DILKON, Ariz. - The Government Services Committee of the 21st Navajo Nation Council conducted its last public hearing Tuesday morning at the Dilkon Community School regarding numerous issues involving public rental and homeownership policies set forth by the Navajo Housing Authority.
Council Delegate Ervin M. Keeswood (Tse Daa Kaan), chairman of the Government Services Committee (GSC), as well as other committee members collected data and heard testimony from the public to address their issues.
Keeswood said the hearing provided a chance for the public to speak to the GSC directly and said, "You can tell us anything and everything you want."
Although the issues were serious at hand, the atmosphere remained civil and open with many from Dilkon and the surrounding areas voicing their concerns.
Susie Wauneka, chapter president at T'iistoh, was thankful for the houses provided by Navajo Housing Authority (NHA) and said, "Just 10 years after I purchased my home, I am having problems with the foundation, floor and insulation. Mr. Keeswood said I could request anything, I would like to request that my house to be paid off."
Jean Cody and Eugene Cody of Leupp, Ariz., also expressed their concerns, "Within the first year of purchasing our home we experienced very serious problems: faulty wiring, foundation instability, insulation and vent problems, loose floor tiles, squeaky floor boards and lots of beer cans and bottles within the walls and the roof. The people who build our homes need to be better supervised."
Louise Walker also of Leupp said, "I am a home owner. My home was one of the first to be built. I am a single parent, putting my children through school. My budget does not include home repairs. I would like to second the comment earlier about the beer cans and beer bottles within our structures."
Rueben Nells from T'iistoh, Ariz., expressed gratitude to being a homeowner of NHA's scattered homes project.
"I am proud of my home," Nells said. "It is one of the first scattered houses. T'iitsoh took the lead and I am thankful for my home. I left the reservation after high school, but it was my home that brought me back. I returned home in 2001 to help my community."
"Although it took four to five years just to apply and go through the entire bureaucratic process, I was patient. For nine years I have been paying, taking care of poor material and poor craftsmanship out of my own pocket," Nells explained. "So, I would like to suggest that the GSC revise and review the warranty department. They have been to my home several times taking notes and pictures and when the repair men showed up, none of that information was available to them."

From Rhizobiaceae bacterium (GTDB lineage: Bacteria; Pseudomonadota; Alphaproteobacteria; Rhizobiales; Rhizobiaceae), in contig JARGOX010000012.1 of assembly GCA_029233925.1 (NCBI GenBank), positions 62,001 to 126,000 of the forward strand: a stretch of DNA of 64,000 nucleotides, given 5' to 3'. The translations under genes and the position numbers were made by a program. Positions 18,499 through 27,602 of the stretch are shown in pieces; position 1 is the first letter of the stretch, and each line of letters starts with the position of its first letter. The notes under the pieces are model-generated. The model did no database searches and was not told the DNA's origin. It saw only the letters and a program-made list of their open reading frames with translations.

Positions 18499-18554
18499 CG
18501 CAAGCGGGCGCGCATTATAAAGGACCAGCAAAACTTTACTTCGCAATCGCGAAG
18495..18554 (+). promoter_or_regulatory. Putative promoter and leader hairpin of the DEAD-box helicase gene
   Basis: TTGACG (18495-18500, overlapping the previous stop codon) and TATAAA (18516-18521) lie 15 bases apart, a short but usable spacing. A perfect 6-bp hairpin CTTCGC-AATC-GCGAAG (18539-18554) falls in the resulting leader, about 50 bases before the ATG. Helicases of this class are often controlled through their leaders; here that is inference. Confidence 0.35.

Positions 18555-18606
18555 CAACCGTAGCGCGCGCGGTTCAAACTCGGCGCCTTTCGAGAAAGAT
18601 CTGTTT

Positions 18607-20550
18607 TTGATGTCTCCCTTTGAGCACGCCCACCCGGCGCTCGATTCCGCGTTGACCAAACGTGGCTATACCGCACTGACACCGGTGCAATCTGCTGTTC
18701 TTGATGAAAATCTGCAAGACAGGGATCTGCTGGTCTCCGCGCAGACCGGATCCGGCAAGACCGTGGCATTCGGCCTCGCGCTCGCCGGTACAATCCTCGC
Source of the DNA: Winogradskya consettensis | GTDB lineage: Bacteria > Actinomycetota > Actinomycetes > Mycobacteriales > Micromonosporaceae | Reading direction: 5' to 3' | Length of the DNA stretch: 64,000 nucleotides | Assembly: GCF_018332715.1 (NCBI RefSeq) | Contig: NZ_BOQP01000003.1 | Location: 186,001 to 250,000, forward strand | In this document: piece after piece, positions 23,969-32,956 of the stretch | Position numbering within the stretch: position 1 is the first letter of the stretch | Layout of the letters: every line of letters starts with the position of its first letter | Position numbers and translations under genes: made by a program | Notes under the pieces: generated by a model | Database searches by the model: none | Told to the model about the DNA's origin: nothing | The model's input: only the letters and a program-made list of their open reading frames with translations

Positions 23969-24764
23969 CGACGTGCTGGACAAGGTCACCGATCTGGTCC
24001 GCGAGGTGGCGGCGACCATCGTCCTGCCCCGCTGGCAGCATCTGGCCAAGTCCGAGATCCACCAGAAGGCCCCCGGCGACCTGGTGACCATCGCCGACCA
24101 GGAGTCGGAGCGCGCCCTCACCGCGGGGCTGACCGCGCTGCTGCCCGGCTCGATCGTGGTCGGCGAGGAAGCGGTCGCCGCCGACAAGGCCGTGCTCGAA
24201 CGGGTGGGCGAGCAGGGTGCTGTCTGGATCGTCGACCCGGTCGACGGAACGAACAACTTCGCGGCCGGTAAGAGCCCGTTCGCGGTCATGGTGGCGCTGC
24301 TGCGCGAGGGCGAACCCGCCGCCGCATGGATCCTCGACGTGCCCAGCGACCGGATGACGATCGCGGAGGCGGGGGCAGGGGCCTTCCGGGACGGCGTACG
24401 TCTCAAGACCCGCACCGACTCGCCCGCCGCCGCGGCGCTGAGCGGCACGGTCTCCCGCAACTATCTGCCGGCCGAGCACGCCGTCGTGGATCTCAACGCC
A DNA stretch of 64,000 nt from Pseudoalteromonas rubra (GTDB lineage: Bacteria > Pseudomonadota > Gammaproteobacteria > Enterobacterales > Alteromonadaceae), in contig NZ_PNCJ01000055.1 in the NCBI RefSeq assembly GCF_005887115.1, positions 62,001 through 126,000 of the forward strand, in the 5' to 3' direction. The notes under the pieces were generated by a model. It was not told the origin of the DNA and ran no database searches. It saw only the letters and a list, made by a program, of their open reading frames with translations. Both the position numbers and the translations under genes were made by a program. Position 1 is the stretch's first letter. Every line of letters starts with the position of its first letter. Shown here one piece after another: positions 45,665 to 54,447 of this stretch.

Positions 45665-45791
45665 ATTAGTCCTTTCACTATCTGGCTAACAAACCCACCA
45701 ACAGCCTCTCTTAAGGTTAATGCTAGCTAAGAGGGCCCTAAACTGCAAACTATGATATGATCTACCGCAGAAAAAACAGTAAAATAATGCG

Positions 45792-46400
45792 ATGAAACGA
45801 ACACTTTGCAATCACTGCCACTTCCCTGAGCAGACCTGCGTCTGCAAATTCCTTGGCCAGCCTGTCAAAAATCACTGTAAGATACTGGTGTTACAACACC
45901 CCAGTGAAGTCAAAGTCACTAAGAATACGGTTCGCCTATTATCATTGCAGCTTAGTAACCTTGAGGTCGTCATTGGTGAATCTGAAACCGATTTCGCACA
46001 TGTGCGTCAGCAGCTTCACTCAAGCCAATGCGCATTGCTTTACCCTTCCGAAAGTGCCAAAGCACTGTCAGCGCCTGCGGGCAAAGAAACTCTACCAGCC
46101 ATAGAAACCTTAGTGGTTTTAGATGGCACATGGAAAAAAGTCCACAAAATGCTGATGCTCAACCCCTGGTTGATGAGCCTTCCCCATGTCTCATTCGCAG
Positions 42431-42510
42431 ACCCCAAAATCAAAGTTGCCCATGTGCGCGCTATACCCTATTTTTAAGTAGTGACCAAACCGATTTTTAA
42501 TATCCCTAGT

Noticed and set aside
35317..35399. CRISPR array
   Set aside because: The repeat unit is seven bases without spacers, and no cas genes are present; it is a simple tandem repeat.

Another point of concern was the increase in vandalism and intimidation by possible gangs throughout the entire Navajo Nation.
Tommy Lewis Jr. of Dilkon, president of Dilkon Community School, expressed his theory on cluttered housing.
"The youth are restricted by suburban housing. Gangs, drugs and alcohol are plaguing our youth, but more than that, they have nothing to do," Lewis said. "They are becoming too dependent on the government. More education and training is what is needed."
Police Lt. Clifton Smith of Tuba City, who is assigned to the Toyei Police District, gave some insight into public safety issues in the area.
"I believe it is a combination of many factors that have contributed to the increase in graffiti, burglaries and other criminal activities such as the influence of alcohol, drugs and boredom intensifies in such clustered communities," explained Smith.
The Dilkon hearing completed the year long process of public testimony regarding NHA policies. Previous hearings were held in Fort Defiance, Ariz., and in Crownpoint, N.M.
The information gathered from these hearings will be compiled, recorded and filtered through the GSC, and will be later presented to the Navajo Housing Authority. The intention of the hearings is to make significant changes for the Navajo people to help increase their standard and quality of living.